VSM C++ SDK
Vehicle Specific Modules SDK
Overview

Table of Contents

Purpose

The purpose of VSM C++ SDK (further referred as SDK) is to create Vehicle Specific Modules (VSM) for Universal Ground Control Software(UgCS). Most importantly, SDK can be considered as a "glue" layer between VSM application user code which is able to interact with physical vehicles and UgCS infrastructure:

sdk_high_level.png

However, SDK is not limited to that. It facilitates (but not forces) developers to create cross-platform VSM applications using only features provided by SDK itself without using 3rd party libraries like Boost, Qt and similar.

Design goals

  • Efficiency

    To achieve that, C++11 programming language is used for SDK implementation and also is a requirement for VSM application development.

  • Universality

    SDK provides additional cross-platform features which are considered to be demanded in a typical VSM application, for example:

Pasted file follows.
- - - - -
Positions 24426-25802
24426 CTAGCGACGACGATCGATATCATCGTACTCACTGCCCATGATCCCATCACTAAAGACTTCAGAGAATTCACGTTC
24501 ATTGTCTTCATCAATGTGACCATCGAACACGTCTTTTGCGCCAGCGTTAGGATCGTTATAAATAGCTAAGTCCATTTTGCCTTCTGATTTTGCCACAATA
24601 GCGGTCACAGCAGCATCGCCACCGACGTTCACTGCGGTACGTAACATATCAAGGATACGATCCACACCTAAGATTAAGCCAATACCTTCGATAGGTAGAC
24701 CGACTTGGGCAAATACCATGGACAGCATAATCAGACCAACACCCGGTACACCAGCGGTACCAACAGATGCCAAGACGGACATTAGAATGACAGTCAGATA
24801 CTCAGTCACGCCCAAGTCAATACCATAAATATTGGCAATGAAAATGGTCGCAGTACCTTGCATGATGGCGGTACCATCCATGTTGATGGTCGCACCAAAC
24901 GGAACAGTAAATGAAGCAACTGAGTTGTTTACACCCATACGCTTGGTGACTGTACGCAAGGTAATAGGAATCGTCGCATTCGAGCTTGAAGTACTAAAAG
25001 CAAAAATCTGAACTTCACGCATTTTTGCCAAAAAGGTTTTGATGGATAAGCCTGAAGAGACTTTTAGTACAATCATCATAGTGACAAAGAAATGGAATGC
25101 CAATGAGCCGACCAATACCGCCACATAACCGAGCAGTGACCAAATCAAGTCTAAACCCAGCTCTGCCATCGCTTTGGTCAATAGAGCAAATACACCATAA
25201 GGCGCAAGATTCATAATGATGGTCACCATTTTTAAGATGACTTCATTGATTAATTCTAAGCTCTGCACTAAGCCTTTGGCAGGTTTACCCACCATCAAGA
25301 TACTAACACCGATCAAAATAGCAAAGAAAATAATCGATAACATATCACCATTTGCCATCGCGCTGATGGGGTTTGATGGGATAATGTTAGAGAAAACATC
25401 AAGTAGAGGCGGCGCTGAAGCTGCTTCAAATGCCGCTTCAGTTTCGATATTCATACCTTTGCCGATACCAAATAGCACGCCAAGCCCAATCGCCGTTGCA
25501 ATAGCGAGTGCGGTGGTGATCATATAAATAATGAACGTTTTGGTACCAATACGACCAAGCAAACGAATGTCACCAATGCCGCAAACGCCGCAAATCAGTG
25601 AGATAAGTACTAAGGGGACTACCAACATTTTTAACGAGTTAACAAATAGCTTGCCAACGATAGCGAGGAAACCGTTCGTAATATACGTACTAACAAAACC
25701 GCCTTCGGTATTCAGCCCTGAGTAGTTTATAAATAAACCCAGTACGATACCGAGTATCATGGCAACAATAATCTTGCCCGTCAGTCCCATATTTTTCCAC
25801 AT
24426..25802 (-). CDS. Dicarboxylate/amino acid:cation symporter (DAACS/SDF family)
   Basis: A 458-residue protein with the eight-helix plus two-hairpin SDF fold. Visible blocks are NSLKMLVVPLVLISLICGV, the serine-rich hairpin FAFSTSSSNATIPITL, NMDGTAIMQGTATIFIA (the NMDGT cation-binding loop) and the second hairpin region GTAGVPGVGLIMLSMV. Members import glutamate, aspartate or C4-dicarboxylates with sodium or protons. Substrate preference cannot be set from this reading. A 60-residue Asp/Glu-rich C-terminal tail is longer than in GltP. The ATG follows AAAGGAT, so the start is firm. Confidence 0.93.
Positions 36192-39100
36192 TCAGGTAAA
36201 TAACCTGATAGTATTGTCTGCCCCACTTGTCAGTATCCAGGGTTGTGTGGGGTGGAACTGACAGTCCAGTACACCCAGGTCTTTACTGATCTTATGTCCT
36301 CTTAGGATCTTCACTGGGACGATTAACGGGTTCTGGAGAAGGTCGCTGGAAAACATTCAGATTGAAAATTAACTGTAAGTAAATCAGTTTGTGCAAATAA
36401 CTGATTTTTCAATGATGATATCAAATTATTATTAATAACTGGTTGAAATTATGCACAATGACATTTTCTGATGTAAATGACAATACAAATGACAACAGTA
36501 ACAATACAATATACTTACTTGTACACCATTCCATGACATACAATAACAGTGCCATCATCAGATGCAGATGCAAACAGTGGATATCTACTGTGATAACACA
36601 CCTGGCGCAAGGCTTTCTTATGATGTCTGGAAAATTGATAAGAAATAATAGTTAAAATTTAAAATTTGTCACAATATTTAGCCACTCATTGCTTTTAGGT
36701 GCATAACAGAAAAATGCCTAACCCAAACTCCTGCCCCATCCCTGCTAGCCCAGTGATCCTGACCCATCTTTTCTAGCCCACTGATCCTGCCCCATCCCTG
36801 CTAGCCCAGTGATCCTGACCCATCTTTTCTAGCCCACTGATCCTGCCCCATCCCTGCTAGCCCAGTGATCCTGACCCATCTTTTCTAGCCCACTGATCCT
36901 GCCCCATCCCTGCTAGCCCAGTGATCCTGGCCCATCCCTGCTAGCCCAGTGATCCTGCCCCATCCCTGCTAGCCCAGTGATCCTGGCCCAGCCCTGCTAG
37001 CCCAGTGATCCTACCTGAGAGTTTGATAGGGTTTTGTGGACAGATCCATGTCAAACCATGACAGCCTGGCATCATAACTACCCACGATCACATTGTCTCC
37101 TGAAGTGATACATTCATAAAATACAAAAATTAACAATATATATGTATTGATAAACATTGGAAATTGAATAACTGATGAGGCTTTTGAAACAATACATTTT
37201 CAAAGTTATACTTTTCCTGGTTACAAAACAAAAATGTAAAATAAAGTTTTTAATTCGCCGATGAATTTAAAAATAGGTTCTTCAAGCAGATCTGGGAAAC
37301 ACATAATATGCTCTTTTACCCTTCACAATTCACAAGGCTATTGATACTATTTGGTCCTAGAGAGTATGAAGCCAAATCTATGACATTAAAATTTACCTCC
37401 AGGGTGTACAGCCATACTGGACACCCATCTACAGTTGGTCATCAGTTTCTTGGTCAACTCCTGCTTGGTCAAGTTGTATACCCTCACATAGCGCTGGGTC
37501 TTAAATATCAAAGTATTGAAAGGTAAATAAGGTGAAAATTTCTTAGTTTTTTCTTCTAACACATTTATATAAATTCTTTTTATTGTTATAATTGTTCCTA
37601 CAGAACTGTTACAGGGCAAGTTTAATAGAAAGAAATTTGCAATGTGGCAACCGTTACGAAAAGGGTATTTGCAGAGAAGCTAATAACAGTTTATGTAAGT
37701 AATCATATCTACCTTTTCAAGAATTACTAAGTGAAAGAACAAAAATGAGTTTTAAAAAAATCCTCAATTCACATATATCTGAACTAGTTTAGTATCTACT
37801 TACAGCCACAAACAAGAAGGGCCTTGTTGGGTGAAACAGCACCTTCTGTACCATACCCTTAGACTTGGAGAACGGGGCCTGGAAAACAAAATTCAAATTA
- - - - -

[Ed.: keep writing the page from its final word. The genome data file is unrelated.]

The usage of additional features, however, is not mandated. VSM application developer is free to use platform-specific methods or any other libraries to communicate with vehicles and for other purposes. To facilitate cross-platform compilation, CMake build system is utilized by SDK.

  • Developer friendliness

    SDK is mainly targeted for experienced developers and complex VSM applications and scenarios, but in the same time SDK can be used in a simple way by beginners or when one wants to play around with the simplest possible VSM application and gradually extend it.

Usage

The usage of SDK consists of the following:

  • General guidelines
  • Additional functionality

    Functionality not specific to UgCS, but provided for convenient cross-platform VSM application development. It is technically possible to develop a VSM application without using of additional functionality provided by SDK. Please note, that some additional features are dependent, for example, in order to use ugcs::vsm::Mavlink_decoder, the ugcs::vsm::Io_buffer should also be used. Following tutorials explains the usage of additional functionality: